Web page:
A different approach to backlog mapping
We threw out the idea of a linear backlog of stories because it felt like we were designing features based on untested assumptions.
Everything we do now is totally focused on the user. We start with personas and write user goals on green cards - basically the outcome a user wants to achieve by performing some task. We then identify the 'red route' through the product for the key user, i.e. the journey that encapsulates the primary value proposition. We aim to create an mvp around this experience.
The piece of paper top right is a product charter - our approach to chartering mixed Lean Startup stuff with Toyota's A3 technique.
We then start mapping the experience around the red route. It starts out a little like a site map sketched on a white board. The map evolves iteratively as we build out features and move into exploring new areas. As we go we place the user goals over the map so we can see what feature journeys are satisfying what goals. As we deliver iterative versions of features (see Jeff Patton's view on iteration) we place red dots on the green cards. We also tag the map with green post-its notes that show how much money has been spent in that area. The red dots on the green post-its help the customer see where he's invested and how much he's spent. It helps him decide whether to go deep on a feature or broad on the product every week.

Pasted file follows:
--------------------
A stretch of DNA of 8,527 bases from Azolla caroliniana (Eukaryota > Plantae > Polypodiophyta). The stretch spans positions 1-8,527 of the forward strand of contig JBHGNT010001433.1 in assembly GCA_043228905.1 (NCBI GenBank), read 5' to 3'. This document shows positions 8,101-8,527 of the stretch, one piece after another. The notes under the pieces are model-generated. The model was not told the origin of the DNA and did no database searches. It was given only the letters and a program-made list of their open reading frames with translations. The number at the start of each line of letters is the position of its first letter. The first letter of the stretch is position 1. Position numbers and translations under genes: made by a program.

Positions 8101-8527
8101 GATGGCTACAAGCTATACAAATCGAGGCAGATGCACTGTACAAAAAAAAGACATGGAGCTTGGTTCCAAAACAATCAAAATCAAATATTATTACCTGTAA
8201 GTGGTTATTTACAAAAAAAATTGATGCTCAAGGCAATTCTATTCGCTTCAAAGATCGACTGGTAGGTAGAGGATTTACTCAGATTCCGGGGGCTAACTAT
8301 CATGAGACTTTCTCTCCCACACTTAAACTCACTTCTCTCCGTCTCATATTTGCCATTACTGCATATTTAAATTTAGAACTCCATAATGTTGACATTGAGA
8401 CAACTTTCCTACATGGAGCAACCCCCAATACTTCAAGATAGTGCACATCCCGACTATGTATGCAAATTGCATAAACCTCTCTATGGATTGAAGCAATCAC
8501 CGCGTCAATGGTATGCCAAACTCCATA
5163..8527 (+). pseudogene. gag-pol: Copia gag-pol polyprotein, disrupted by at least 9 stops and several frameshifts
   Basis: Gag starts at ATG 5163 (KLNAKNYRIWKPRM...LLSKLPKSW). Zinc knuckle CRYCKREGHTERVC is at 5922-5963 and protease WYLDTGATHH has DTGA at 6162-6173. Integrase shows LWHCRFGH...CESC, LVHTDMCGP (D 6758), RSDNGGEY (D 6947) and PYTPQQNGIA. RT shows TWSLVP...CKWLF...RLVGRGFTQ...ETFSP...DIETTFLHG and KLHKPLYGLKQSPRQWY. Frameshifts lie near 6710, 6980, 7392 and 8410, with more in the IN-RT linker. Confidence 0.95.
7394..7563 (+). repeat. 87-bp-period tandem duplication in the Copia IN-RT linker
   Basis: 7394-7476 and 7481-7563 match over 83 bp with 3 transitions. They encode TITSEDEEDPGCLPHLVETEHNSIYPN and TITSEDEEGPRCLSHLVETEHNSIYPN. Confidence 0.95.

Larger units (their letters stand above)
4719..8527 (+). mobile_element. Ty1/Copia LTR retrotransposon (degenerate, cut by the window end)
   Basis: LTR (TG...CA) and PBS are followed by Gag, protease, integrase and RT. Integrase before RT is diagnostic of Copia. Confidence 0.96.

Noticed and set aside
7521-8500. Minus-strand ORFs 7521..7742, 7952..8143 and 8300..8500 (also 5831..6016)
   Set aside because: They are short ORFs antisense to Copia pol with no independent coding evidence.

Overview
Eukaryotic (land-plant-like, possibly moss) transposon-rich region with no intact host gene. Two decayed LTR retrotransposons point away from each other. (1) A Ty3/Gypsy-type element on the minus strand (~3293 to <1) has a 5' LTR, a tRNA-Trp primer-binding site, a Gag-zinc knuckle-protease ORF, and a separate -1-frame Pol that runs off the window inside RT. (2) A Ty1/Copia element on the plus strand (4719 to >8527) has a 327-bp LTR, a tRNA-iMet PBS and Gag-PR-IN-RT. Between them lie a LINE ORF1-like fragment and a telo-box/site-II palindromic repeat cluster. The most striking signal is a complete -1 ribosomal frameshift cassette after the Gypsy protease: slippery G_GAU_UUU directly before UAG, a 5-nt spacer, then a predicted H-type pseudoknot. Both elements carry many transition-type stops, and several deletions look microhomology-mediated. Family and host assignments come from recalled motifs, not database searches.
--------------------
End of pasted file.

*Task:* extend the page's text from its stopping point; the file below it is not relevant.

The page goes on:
We also place sketches, wireframes or screenshots over the map to better visualize the emerging product experience on the map.
When a space is available on our kanban board we call a timeout to do some planning. We stand around the map with the customer and decide where to go next. Only at this point do we write a story card to place on the kanban board. This allows us to run with very small queues and operate will minimal planning waste while maintaining visibility of the 'big picture' from the user perspective.
The piece of paper top right is the product charter. Our approach to chartering combines the Lean Startup philosophy with Toyota's A3 technique.